In general, for weight weenie information, questions, and discussion, I'd recommend joining the Weight Weenies forum.
The bottle cage bolts don't need to withstand impacts. They just need to hold the cage in place against the force you exert when pulling a bottle out. They don't really bear much of a load. I am not sure what torque specs there are aside from just tightening until snug. Aluminum bolts are almost certainly sufficient. Perhaps your steerer expander bolt is another candidate for aluminum, as that component needs minimal torque and it doesn't bear a load when in operation (the load is borne by the stem clamp and its bolts).
In comparison, the stem face plate needs to withstand shocks while riding, not to mention holding the stem together at a significant torque (probably at least 5 Newton meters per bolt). That type of bolt is more a candidate for steel, although high-quality titanium bolts have been used successfully. As another point of comparison, seatpost binder bolts typically need to take at least 5 Nm of torque as well, and I've heard of titanium but not aluminum being used here also.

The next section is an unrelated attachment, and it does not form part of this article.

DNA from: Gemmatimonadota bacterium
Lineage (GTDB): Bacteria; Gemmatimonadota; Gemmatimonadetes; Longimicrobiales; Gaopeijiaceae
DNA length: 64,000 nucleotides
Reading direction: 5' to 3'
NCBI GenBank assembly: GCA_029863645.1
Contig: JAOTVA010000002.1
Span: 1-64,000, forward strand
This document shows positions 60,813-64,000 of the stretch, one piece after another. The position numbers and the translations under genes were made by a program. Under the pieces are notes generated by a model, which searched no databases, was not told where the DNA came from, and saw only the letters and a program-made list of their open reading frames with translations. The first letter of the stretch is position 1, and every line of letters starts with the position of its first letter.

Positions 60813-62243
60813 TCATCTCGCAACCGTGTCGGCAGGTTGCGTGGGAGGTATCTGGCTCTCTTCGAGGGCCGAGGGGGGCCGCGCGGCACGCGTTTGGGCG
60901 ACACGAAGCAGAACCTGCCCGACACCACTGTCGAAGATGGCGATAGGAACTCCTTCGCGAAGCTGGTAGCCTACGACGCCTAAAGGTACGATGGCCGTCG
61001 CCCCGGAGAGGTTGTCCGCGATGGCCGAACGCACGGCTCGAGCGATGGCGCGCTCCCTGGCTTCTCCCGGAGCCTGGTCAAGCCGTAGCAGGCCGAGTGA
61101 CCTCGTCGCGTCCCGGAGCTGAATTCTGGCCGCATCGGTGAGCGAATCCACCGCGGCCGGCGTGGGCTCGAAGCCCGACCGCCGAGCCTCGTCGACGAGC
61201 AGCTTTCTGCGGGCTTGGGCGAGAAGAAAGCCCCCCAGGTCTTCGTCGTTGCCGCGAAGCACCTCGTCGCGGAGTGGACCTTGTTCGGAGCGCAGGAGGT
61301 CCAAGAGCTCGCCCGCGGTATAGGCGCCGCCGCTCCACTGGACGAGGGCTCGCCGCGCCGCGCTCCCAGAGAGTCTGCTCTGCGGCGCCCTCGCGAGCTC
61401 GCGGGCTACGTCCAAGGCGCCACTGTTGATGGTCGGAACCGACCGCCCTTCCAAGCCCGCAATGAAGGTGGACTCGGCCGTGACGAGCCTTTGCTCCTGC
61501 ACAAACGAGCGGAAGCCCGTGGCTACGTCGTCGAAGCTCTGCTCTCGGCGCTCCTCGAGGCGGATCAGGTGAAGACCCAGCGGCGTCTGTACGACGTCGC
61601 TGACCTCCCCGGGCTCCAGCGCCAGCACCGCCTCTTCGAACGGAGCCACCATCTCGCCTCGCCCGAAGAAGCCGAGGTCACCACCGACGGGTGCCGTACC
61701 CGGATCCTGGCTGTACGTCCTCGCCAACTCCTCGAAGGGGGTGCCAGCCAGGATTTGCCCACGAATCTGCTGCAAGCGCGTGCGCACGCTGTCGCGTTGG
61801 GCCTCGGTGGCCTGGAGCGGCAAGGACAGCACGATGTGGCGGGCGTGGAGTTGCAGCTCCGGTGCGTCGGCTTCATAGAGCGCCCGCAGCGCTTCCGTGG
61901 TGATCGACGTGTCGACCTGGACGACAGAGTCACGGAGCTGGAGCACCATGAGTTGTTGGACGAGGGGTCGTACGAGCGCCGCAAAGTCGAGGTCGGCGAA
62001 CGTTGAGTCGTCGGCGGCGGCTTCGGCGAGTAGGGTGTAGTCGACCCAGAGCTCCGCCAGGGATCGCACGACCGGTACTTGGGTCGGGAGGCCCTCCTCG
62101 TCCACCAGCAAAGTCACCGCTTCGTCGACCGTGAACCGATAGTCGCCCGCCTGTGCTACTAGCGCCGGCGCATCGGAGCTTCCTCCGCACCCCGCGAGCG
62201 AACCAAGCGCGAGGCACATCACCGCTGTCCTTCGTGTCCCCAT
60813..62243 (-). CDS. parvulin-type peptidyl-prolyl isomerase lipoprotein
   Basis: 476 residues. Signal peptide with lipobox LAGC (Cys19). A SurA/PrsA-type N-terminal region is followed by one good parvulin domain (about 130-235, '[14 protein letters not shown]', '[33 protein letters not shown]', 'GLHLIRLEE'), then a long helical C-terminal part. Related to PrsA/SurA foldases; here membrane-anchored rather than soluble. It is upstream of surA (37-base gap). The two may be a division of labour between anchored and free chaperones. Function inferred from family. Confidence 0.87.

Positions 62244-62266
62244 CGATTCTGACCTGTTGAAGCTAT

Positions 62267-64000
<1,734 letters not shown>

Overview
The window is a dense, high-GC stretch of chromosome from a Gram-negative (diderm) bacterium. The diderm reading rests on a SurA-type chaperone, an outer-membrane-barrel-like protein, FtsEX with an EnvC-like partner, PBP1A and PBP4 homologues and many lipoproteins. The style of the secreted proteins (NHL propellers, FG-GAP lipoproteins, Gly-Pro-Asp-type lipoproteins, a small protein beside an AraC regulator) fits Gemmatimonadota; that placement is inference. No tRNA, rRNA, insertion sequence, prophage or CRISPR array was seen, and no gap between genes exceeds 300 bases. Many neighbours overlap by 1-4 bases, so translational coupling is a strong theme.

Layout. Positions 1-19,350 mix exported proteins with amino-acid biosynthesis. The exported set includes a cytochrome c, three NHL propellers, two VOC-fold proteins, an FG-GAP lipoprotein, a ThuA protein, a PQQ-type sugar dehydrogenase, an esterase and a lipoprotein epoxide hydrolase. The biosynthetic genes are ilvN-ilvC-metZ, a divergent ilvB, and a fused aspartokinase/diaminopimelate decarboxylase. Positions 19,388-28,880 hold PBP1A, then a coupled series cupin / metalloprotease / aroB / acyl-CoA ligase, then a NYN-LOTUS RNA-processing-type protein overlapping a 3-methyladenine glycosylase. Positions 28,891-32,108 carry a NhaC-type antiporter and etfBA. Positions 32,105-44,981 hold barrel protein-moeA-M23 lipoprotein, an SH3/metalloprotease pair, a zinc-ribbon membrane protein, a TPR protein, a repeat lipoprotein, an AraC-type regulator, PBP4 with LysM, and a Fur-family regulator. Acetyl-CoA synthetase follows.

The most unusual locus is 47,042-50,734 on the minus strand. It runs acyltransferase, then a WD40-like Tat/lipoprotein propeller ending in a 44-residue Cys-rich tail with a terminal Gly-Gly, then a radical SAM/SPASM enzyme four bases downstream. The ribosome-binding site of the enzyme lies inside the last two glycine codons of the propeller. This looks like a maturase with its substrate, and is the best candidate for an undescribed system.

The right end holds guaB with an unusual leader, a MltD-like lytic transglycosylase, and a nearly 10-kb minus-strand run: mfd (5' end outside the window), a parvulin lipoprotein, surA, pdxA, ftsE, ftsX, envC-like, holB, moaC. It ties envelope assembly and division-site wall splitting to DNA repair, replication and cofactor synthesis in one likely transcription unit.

Probably the highest-stress location where aluminum is frequently used are the chainring bolts and spoke nipples. Chainring bolts probably take in the region of 6-8 Nm of torque. However, they are large bolts. Nonetheless, I've cracked a couple in my career, and probably other users have as well. Aluminum spoke nipples can crack as well, especially if exposed to a lot of road salt. Current generation nipples from the higher-quality manufacturers like DT Swiss and Sapim may have mostly resolved this issue.
Logic would suggest that if you do want to go this route, aluminum bottle cage bolts are safe. You may already be aware that you have to save a massive amount of weight to make a noticeable performance gain, whereas comparable aerodynamic savings are a lot more significant.